Academic journal article Management Revue

Incentive Preferences of Employees in Germany and the USA: An Empirical Investigation**

Academic journal article Management Revue

Incentive Preferences of Employees in Germany and the USA: An Empirical Investigation**

Article excerpt

This study investigates performance reward preferences of employees in Germany and the USA. The investigation uses the following three constructs: The Institutional Framework and its formal and informal implications for incentive compensation, Diminishing Marginal Utility of individuals related to performance rewards, and Incentive Schemes as motivational devices in organizations. Our empirical investigation is based upon survey data collected from employees of a MNC in Germany and the USA using an enriched form of Hofstede's cross-cultural questionnaire. Our results show that employees from these countries have different preferences on incentives and further that incentive plans designed for one country might have non-motivating consequences in the other. We also find that the logic of diminishing marginal utility applies to certain rewards. Referencing these results, we suggest a method for organizations to develop effective and efficient incentive systems.

Key words: Institutional Framework, Incentive Compensation, USA, Germany, Performance Rewards

1. Introduction

As multinational corporations [MNC] enter foreign markets, the question of how to motivate and compensate the foreign employees arises. Merely transplanting performance incentive systems from the home country to the host country might not motivate the foreign employees as they motivate the employees in the home country. Such transplanted incentive plans might even create disincentives that work in opposition to the overall goal of incentives. In our analysis, we focus on rewards themselves, not on the performance measures, and especially on which rewards are motivating to the employees in Germany and the USA.

The Analytic Context

As the theoretical basis of our analysis, we have selected the New Institutional Economics [NIE] framework, because it combines the elements of law, economics and organization, all of which are relevant to employee motivation through incentive compensation (Williamson 1996). In the NIE fashion, we consider both the formal and informal institutional framework. The formal framework is the legal body of rules and the informal framework is more implicit, composed of social, cultural and religious values (North 1990). Economics also plays a pivotal role in the incentive analysis in that both employees and employers desire to find "satisfying regions" in terms of benefit/cost trade-offs. Because different institutional frameworks provide different compensation settings, it might, for instance, be more beneficial for tax reasons for employees to receive part of their compensation as benefits rather than as monetary compensation. Also, it might be less costly for the employer to provide a non-cash reward such as health benefits to employees because the organization often can negotiate group discounts, for instance, on health care plans (Lazear 1998). We focus our study on the organization. This is where employees and employers act, put forth effort, and give and receive rewards. As Barnard (1938: 139) notes "the subject of incentives is fundamental in formal organizations and in conscious efforts to organize". Put simply: employers want to motivate their employees to work towards the organization's goals.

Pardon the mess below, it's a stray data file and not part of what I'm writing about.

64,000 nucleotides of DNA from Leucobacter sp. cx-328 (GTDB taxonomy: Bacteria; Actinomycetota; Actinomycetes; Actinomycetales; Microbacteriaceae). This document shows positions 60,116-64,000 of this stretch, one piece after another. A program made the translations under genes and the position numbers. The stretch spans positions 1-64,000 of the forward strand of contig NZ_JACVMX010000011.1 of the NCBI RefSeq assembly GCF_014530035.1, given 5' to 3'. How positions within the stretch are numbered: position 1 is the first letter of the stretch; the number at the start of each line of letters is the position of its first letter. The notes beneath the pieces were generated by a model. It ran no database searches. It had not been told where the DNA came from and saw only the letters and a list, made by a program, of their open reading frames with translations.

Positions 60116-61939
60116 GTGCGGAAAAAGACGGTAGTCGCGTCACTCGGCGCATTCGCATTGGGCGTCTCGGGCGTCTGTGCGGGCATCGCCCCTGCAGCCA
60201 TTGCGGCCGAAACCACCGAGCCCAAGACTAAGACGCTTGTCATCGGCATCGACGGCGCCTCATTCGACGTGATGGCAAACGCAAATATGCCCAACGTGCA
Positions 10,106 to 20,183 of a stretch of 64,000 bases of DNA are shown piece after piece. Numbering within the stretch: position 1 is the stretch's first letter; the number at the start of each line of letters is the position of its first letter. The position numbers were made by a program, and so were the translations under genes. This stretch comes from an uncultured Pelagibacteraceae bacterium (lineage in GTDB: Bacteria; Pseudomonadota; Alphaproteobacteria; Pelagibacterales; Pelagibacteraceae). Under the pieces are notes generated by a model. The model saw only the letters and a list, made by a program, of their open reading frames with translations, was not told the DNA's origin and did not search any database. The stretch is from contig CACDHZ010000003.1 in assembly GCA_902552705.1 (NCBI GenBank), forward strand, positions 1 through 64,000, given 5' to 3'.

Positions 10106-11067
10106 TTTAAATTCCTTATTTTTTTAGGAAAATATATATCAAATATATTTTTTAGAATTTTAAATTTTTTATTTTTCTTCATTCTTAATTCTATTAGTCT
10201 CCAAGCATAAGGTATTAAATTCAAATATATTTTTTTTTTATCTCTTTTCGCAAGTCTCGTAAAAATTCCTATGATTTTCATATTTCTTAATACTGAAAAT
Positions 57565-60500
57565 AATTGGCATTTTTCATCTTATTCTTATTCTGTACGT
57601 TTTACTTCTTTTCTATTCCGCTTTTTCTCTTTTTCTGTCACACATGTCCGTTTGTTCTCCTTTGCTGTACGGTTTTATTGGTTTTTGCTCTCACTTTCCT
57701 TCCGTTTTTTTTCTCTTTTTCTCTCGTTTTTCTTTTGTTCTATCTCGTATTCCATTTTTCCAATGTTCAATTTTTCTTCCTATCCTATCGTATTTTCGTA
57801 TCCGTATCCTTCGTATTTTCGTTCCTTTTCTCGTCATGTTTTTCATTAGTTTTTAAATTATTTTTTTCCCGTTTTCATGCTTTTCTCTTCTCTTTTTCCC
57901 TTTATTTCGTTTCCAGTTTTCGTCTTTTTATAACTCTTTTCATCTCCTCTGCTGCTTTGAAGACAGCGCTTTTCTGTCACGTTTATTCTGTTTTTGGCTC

2. Employee Motivation

Motivation, coming from the Latin word movere meaning "to move", has been defined in various ways. For employee motivation our preferred definition is offered by Robbins (1996: 212): "the willingness to exert high levels of effort toward organizational goals, conditioned by the effort's ability to satisfy some individual need." We prefer this definition of motivation since it is conditioned, that is, it must be placed in a temporal organizational context. Although the process of motivation is universal, in that individuals seek to maximize their utility by pursuing goals they value, the conditioning of that behavior is the design challenge that our research addresses. It can be said that motivation results from the psychological drive to satisfy needs that remained to that point unsatisfied (see Figure 1a). …

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